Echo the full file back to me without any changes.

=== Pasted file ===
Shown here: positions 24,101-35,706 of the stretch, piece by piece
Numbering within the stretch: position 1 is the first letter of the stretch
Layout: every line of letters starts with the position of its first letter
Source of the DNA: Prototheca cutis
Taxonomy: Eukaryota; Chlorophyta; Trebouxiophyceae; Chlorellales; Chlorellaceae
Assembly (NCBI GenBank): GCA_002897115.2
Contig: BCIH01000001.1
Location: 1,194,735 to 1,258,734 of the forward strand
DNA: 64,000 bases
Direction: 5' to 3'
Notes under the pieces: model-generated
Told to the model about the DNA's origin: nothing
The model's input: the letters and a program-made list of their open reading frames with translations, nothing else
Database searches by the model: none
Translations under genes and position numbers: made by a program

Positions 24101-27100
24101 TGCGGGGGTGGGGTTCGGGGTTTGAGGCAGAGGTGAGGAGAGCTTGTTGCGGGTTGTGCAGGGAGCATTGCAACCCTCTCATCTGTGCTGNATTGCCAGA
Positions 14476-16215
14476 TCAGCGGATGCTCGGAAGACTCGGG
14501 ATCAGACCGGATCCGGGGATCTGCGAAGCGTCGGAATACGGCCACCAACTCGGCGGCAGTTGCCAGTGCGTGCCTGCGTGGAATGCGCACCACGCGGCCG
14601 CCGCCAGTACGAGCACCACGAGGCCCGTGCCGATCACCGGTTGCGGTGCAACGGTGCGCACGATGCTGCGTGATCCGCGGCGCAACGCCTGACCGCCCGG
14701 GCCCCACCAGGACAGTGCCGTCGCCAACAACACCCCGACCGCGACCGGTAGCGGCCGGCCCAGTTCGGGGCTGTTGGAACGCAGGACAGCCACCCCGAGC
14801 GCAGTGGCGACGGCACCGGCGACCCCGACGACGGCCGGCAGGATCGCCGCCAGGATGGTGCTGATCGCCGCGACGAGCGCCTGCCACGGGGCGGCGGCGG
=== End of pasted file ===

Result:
Shown here: positions 24,101-35,706 of the stretch, piece by piece
Numbering within the stretch: position 1 is the first letter of the stretch
Layout: every line of letters starts with the position of its first letter
Source of the DNA: Prototheca cutis
Taxonomy: Eukaryota; Chlorophyta; Trebouxiophyceae; Chlorellales; Chlorellaceae
Assembly (NCBI GenBank): GCA_002897115.2
Contig: BCIH01000001.1
Location: 1,194,735 to 1,258,734 of the forward strand
DNA: 64,000 bases
Direction: 5' to 3'
Notes under the pieces: model-generated
Told to the model about the DNA's origin: nothing
The model's input: the letters and a program-made list of their open reading frames with translations, nothing else
Database searches by the model: none
Translations under genes and position numbers: made by a program

Positions 24101-27100
24101 TGCGGGGGTGGGGTTCGGGGTTTGAGGCAGAGGTGAGGAGAGCTTGTTGCGGGTTGTGCAGGGAGCATTGCAACCCTCTCATCTGTGCTGNATTGCCAGA
Positions 14476-16215
14476 TCAGCGGATGCTCGGAAGACTCGGG
14501 ATCAGACCGGATCCGGGGATCTGCGAAGCGTCGGAATACGGCCACCAACTCGGCGGCAGTTGCCAGTGCGTGCCTGCGTGGAATGCGCACCACGCGGCCG
14601 CCGCCAGTACGAGCACCACGAGGCCCGTGCCGATCACCGGTTGCGGTGCAACGGTGCGCACGATGCTGCGTGATCCGCGGCGCAACGCCTGACCGCCCGG
14701 GCCCCACCAGGACAGTGCCGTCGCCAACAACACCCCGACCGCGACCGGTAGCGGCCGGCCCAGTTCGGGGCTGTTGGAACGCAGGACAGCCACCCCGAGC
14801 GCAGTGGCGACGGCACCGGCGACCCCGACGACGGCCGGCAGGATCGCCGCCAGGATGGTGCTGATCGCCGCGACGAGCGCCTGCCACGGGGCGGCGGCGG